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Patricia Langevin
Trois Rivières
Jean-Marc Tremblay

Lieu d’exposition
/ Exhibition place

Centre de commerce mondial de Montréal Rez-de-chaussée / Ground Floor, œuvre / artwork n°5


Patricia Langevin is an emerging multidisciplinary artist and member of the Pekuakamiulnuatsh First Nation. She is currently completing her B.A. in visual arts, new media program, at the Université du Québec à Trois-Rivières. She has participated in group exhibitions at the Musée Ilnu de Mashteuiatsh since 2022, including Atashpishinanu / Seconde peau (Second skin), also presented at the Pulperie de Chicoutimi in 2023-24. Her first exhibition was a duo with Raphaelle Langevin, Aianishkat / De génération en génération (From generation to generation), presented at the Musée Ilnu de Mashteuiatsh in 2023 and at the Musée des Abénakis d’Odanak in 2024. In 2025, she will present her first solo exhibition in blown glass.

Notably, she has received three grants from the Canada Council for the Arts under the Creating, Knowing and Sharing program in 2022 and 2023, and from the Conseil des arts et des lettres du Québec in 2023. Her committed approach denounces inequalities and issues affecting Aboriginal peoples in particular. Through her work, she delves into the exploration of identity via her own mixed identity as a Québécoise and Innu woman.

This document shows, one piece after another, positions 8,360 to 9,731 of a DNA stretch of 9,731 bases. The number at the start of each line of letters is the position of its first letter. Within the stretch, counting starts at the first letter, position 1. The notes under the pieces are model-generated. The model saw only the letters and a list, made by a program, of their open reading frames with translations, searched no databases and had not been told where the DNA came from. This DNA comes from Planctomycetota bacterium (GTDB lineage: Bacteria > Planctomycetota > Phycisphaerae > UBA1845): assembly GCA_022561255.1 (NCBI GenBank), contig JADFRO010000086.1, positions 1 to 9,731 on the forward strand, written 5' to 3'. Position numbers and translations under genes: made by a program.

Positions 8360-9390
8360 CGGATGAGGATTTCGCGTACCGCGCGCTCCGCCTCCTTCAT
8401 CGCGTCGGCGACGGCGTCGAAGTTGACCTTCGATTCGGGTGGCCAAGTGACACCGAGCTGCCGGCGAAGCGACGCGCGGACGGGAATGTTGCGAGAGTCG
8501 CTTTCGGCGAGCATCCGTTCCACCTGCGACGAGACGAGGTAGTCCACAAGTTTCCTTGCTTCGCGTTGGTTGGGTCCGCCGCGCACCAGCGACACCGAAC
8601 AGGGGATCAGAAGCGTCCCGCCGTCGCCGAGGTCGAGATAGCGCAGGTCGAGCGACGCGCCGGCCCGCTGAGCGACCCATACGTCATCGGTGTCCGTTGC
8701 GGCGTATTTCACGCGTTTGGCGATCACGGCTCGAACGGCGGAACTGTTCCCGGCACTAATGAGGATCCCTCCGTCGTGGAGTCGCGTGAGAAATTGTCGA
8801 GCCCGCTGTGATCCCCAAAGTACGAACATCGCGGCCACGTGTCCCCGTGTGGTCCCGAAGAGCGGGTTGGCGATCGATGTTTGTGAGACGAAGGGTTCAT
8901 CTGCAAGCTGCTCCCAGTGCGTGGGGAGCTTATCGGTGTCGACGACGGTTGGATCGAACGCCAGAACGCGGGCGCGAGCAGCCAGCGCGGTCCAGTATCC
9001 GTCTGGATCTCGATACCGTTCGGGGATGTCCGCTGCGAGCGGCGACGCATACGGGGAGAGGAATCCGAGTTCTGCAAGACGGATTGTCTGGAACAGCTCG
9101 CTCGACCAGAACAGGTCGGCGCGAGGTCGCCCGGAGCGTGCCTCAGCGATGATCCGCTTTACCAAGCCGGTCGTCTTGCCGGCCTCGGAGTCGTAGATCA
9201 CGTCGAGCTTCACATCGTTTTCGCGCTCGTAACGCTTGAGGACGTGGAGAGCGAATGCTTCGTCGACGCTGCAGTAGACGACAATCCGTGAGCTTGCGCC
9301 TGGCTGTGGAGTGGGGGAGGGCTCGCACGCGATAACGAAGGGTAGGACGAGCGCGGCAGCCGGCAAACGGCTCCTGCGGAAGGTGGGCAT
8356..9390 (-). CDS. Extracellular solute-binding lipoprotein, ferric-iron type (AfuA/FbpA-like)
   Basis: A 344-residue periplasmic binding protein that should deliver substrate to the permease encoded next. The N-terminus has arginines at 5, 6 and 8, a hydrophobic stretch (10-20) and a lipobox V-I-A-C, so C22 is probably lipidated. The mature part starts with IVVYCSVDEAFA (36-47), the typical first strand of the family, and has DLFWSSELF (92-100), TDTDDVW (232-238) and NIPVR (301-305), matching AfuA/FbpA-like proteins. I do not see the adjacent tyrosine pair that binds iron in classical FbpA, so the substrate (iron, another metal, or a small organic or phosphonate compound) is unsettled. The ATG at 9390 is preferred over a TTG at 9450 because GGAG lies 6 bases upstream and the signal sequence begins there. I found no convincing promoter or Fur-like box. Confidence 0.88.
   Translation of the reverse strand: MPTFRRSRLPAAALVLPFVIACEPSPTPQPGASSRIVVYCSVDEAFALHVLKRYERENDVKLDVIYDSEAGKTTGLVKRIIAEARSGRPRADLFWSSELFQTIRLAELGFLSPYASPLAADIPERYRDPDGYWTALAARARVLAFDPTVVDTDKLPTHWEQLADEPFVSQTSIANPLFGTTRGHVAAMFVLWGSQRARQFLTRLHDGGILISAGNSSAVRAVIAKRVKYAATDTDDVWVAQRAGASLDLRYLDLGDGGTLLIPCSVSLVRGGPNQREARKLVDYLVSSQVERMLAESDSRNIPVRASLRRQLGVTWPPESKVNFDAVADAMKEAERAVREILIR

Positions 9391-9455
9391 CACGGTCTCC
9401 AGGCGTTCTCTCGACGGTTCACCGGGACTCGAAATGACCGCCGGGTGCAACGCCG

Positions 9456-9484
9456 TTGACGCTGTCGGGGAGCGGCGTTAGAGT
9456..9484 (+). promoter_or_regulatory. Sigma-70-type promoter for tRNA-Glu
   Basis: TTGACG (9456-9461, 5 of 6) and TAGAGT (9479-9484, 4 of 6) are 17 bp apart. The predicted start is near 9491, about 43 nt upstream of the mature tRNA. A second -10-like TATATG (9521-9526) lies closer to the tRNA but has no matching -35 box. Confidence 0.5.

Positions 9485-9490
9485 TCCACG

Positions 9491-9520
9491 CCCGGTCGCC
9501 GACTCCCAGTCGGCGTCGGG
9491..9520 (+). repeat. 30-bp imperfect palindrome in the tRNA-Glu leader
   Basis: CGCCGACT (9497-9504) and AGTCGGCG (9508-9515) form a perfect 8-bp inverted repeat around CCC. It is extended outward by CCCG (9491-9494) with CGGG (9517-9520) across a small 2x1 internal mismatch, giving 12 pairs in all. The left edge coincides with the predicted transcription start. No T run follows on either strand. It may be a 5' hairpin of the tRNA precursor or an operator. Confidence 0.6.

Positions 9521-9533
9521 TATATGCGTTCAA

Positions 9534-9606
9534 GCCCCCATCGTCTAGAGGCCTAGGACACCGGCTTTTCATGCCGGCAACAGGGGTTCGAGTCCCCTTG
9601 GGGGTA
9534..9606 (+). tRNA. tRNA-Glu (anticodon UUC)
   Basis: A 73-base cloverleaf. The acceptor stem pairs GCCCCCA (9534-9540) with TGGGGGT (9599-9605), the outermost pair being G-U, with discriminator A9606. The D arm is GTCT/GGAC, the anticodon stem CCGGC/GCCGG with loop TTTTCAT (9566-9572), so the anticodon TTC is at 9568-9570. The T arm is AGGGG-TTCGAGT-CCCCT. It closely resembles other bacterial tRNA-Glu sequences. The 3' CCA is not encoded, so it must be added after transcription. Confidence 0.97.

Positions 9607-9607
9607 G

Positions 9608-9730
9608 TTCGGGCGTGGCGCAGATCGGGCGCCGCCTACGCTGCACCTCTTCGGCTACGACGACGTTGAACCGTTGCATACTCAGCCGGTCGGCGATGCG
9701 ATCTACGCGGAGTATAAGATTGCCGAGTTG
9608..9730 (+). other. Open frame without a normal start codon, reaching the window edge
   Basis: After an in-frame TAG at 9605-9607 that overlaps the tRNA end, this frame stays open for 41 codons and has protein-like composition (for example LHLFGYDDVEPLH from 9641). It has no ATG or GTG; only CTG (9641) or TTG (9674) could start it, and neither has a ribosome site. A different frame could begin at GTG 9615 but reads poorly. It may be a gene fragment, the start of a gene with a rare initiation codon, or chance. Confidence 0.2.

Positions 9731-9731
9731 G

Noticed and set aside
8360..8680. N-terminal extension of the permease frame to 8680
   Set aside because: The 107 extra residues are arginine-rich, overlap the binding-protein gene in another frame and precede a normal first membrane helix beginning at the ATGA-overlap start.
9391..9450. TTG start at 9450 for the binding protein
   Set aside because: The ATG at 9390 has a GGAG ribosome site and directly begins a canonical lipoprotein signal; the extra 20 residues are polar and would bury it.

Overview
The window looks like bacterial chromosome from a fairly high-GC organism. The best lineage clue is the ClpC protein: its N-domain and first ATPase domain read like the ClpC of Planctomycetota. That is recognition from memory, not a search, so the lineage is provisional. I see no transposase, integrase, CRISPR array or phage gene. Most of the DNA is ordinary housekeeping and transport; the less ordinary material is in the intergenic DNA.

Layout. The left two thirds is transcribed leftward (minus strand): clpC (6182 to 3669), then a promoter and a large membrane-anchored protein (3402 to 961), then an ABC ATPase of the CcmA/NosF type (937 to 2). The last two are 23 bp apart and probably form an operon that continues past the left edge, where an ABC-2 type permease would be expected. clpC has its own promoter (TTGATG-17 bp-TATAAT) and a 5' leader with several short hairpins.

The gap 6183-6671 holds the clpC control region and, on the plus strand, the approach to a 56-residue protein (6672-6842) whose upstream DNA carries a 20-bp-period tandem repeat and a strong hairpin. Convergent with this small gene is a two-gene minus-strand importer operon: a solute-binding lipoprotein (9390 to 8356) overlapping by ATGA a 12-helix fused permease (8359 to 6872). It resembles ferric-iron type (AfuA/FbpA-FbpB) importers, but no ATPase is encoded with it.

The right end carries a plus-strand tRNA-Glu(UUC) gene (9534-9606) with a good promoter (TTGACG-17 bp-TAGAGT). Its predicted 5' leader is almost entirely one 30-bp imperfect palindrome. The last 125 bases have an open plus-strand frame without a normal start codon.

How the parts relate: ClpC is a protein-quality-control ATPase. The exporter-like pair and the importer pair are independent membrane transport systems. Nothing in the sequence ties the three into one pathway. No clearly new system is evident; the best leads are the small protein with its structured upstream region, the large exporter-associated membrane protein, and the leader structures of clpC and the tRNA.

Approach and works on display

Atik (caribou) j’ai le cœur brisé (2023)

Atik / Caribou adresses the pressing need to take action for the caribou, which are threatened with extinction, and denounces the absurdity of governments in dealing with this issue, which directly affects the Innus and their way of life. For 20 years, the government has overlooked the recommendations of the Innus caribous specialists and guardians for thousands of years. The fragile balance of the environment is under threat, symbolized by blown-glass caribou footprints within the artwork. If they break, the caribou could also disappear.

“Its footsteps, once criss-crossing the vastness of Nitassinan, are hard to see today. Its habitat violated, soiled and denatured, the call for help from its protective people is ignored. The sacred animal that has shared the history and way of life of the Innu for thousands of years is now extinct.
Atik is dying
Atik breathes his last
It breaks my heart”.


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